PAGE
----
Field-scale simulation of non-condensable gas injection in a hybrid SAGD process for the heavy oil and bitumen reservoirs requires a comprehensive numerical model that considers different mechanisms involved in the processes. The complexity of modelling such processes is due to the interrelation of oil-gas phase behavior and fluid transport mechanisms such as advection, dispersion, and dissolution. The non-condensable gas in the vapour phase is transported into the reservoir by the advection process which is dominantly controlled by the rock-fluid interaction parameters.

The steam and non-condensable fluid in the gaseous phase may have different relative permeability and end-point saturations associated with their interaction with oil/liquid. The diffusion and dispersion of non-condensable gas control how it spreads within a phase and its dissolution into oil and water determines its transfer across phases. Although, it is still debated that non-condensable gas accumulates at the steam front reducing heat transfer into the oil phase and lowering oil production rate, some field production data show contrary results. That is, the co-injection of non-condensable gas with steam does not affect the oil production rate while it reduces the steam-oil ratio. The non-condensable gas may accumulate at the top of the reservoir providing an insulation effect, reducing heat losses to the overburden and increasing the thermal efficiency of steam.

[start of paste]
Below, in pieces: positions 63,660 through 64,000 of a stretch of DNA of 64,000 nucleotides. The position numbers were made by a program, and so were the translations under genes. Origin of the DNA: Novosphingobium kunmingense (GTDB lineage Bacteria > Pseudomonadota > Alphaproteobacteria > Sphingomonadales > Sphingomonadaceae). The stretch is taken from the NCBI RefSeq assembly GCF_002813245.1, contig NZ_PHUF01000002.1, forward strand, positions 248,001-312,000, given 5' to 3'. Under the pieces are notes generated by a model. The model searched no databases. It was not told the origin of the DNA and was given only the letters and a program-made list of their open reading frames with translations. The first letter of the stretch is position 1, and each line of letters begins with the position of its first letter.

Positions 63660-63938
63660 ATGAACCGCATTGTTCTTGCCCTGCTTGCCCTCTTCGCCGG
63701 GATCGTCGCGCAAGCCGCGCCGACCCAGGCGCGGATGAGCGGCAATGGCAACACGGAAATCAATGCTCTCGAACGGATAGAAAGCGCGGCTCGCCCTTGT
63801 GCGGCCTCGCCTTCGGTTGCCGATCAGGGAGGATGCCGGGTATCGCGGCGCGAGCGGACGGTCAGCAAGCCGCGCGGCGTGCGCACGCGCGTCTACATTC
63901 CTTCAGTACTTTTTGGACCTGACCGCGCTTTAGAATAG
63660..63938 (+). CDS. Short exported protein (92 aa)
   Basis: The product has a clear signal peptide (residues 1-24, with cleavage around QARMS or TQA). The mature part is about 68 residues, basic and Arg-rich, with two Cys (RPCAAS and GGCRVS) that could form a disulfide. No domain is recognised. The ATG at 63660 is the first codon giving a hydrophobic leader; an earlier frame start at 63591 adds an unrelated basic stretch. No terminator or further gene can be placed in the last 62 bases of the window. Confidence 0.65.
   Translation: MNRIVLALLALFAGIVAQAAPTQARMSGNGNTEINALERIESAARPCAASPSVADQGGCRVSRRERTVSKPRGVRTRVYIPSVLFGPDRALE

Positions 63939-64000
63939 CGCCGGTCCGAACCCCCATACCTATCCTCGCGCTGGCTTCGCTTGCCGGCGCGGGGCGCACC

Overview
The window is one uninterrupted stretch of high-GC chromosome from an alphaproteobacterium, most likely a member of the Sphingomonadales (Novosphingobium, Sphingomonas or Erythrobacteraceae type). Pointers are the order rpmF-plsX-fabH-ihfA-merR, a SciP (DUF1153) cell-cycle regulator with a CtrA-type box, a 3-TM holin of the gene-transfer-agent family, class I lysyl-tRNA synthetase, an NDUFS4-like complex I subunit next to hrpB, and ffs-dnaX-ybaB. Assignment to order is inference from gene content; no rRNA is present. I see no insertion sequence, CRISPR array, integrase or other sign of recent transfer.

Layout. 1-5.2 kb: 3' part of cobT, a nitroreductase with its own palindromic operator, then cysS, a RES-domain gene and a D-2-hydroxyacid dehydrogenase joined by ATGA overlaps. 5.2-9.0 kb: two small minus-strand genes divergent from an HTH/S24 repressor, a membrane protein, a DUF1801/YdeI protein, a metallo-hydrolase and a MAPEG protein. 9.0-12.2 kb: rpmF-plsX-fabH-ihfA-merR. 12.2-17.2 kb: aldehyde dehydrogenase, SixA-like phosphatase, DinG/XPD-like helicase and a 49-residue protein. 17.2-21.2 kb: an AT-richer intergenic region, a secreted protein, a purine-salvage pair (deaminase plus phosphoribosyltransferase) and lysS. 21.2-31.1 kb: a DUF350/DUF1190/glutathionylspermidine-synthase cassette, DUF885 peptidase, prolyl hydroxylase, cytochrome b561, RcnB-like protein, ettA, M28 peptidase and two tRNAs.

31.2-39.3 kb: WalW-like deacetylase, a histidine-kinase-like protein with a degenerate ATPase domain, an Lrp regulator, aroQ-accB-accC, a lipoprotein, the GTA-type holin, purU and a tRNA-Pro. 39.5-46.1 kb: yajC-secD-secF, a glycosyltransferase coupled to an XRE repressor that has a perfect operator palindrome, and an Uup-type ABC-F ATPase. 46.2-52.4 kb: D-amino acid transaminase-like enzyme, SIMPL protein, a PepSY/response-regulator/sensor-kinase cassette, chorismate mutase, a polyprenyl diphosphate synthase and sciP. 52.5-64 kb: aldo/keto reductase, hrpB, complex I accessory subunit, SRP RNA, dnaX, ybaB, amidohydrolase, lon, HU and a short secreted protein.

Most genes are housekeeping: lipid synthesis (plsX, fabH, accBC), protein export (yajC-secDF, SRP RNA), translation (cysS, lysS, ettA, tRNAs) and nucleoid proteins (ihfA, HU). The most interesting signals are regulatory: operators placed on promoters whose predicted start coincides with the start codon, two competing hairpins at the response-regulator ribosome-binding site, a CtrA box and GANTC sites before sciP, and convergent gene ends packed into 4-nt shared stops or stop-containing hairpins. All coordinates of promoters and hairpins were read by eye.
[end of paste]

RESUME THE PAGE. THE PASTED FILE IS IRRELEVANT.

This study attempts to provide insights about field scale simulation of non-condensable gas injection in the hybrid SAGD process with a comprehensive numerical simulation model. Analysis will be presented regarding important mechanisms that should be considered, their impact on the process, and techniques to model them. Some of the important mechanisms that will be discussed are diffusion and dispersion, and solubility of gas in bitumen and water. The intent is to identify factors important to the modeling of these processes at field scale and how robust simulation models can be developed to replicate observed field behaviour.

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